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Resurrecting the Champ

Starring Samuel L Jackson, Josh Hartnett, Kathryn Morris, Teri Hatcher, Alan Alda
Screenplay by Allison Burnett and Michael Bortman
Based on the LA Times article by J.R. Moehringer
Directed by Rod Lurie

IN SHORT: for the guys. [Rated PG-13 for some violence and brief language. 111 minutes]

BEFORE WE BEGIN: Given our respect for director Rod Lurie's earlier film works -- he's been doing teevee the last few years, so welcome back Rod! -- Resurrecting the Champ is just the kind of film a critic needs to see after sitting through two hours of film of rape and man-rape and otherwise stomach turning arthouse fare. That was the case the night we saw Resurrecting the Champ. That's why we may be slightly off on the rating. We've been at this a dozen years folks, we don't think we're off by much; half a buck in either direction is probably right, but you should know when we know our opinion is affected.

Lurie would understand. He was a film critic for a lot of years, too, prior to his directing stint. Cranky, on the other hand, was a director before he started writing reviews. Go figure. Okay, on to the film . . .

Yet another "based on a true story" Resurrecting the Champ is a pretty good sit; a reg'ar guy helps another, formerly more than reg'lar, guy out after the latter falls on hard times. The latter reg'lar guy is first seen being beat upon by a quartet of yuppie punks who berate the old man as "Champ." It is only the intervention of Denver Times sports reporter Erik Kernan (Josh Hartnett) that ends the rout. Thus are we introduced to Battlin' Bob Satterfield (Samuel L Jackson), a boxer whose heyday was back in the 1950s and who, theoretically, has been dead for the last twenty years. Living on the streets, his belongings in a shopping cart, "I'm not a bum. I'm homeless," claims the Champ. Kernan senses a story but Satterfield holds a grudge against another sports writer named Kernan, who Satterfield blames for "wreckin' his career" back in 1953. Once an addled mind grasps that the son is not the deceased dad, a bond is formed. Few contemporaries of the Champ are still walking the earth. Satterfield's own son refuses to talk to the reporter about his dad.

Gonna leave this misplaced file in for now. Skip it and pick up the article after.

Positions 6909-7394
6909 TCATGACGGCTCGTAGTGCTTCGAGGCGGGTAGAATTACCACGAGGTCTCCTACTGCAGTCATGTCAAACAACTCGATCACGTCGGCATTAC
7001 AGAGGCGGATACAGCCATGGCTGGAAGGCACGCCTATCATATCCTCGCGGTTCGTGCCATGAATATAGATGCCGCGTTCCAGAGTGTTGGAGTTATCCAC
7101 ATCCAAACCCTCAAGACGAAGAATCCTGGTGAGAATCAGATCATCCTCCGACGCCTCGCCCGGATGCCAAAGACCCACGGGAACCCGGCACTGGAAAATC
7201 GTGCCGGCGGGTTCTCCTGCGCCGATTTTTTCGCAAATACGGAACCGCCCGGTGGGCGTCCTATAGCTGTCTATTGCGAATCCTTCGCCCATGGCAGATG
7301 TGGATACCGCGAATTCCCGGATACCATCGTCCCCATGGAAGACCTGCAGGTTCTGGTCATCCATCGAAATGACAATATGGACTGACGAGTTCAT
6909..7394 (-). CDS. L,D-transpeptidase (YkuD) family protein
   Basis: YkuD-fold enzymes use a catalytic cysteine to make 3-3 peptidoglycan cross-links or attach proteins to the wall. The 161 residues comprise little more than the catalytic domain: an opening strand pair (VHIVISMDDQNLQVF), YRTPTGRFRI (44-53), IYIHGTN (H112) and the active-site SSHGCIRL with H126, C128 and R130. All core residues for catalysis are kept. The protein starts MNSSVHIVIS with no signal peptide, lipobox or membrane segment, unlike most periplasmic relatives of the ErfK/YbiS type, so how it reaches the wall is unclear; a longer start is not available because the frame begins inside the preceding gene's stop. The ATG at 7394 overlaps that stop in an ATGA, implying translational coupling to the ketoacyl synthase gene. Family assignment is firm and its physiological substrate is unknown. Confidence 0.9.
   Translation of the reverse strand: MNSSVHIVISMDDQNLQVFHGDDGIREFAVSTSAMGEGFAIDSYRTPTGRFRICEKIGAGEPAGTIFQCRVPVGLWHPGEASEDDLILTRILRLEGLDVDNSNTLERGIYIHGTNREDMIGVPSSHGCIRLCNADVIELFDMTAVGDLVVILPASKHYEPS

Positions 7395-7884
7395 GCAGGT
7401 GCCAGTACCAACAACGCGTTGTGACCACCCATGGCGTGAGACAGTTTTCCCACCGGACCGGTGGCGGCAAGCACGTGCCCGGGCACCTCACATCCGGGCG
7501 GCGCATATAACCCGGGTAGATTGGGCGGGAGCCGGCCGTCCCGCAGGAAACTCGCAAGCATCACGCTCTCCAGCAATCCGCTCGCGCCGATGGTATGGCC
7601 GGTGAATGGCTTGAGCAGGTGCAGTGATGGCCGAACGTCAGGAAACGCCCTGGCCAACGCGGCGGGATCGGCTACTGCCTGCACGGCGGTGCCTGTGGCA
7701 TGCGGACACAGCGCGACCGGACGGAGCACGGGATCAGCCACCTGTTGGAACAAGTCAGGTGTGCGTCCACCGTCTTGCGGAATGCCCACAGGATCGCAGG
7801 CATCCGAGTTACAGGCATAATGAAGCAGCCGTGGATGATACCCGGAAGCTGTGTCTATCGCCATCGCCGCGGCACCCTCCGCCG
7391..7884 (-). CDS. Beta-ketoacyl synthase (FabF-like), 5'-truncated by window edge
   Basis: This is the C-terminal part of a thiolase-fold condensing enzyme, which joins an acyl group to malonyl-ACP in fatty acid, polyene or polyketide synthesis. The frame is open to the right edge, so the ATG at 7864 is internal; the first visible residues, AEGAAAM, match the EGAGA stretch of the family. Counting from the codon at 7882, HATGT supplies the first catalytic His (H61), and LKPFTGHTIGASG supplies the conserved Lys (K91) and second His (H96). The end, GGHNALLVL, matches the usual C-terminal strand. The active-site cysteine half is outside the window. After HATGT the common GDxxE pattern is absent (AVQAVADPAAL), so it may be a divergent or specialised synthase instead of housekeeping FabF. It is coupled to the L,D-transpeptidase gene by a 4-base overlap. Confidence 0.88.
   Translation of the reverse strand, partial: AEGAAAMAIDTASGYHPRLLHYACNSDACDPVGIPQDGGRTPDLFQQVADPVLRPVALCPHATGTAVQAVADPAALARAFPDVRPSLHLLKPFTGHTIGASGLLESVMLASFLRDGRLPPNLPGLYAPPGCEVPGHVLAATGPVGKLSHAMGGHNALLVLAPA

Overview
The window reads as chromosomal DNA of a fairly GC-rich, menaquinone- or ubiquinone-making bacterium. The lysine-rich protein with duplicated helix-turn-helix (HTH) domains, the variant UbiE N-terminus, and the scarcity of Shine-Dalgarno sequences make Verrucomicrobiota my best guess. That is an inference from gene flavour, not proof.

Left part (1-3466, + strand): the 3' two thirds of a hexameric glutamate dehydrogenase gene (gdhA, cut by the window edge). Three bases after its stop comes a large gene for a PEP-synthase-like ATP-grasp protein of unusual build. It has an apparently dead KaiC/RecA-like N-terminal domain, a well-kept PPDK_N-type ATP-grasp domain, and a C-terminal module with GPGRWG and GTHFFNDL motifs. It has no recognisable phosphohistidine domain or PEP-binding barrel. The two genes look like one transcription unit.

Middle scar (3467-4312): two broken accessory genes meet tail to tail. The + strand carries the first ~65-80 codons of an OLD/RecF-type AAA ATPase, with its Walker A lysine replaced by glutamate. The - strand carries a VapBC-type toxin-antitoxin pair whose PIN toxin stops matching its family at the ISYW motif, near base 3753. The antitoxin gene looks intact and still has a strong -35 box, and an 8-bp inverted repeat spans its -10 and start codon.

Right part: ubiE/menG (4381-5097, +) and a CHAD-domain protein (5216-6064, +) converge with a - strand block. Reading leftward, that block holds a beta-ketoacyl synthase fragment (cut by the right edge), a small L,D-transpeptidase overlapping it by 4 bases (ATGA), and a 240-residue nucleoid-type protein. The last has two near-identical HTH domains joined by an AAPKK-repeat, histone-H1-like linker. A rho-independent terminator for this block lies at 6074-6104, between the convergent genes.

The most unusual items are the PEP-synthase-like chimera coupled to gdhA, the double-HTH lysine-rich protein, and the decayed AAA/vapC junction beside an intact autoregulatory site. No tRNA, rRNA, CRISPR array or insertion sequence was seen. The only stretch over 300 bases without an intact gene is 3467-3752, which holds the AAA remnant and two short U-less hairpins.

It's a story waiting to be told, though Kernan needs to find the angle and the place to tell it. He, himself, lives in the shadows of a famous father -- a famed radio broadcaster of classic boxing matches and other sports things. With a career stilted by editor Ralph Metz (Alan Alda) who doesn't find any heart in his writing, Kernan is desperate to find his big story. The big break that will make all well in his world -- perhaps repairing the separation with his wife and six year old daddy worshipping son. When Bob's story is pitched, Metz spikes it as too much ' been there done that' mode. The Times publisher, on the other hand, loves the idea of the story and rams it through the pipeline, to the cover of the next Sunday Denver Times Magazine. Showtime Boxing, with a cameo appearance by Teri Hatcher, comes calling with televison offers for Kernan. Readers send cash money to help Satterfield out. All is well with the world.

Wise viewers know to turn on their fans, 'cuz something nasty is about to hit, storywise. Here Resurrecting the Champ veers off into an entirely different kind of viewing experience. Consider it a seamless two-in-one experience that keeps boxing and family in its sights and, unlike this year's earlier two-in-one Grindhouse, is a much easier and more involving overall sit. Much more recommended by us, as well.

On average, a first run movie ticket will run you Ten Bucks. Were Cranky able to set his own price to Resurrecting the Champ, he would have paid . . .


Resurrecting the Champ is the guy oriented dateflick of the week

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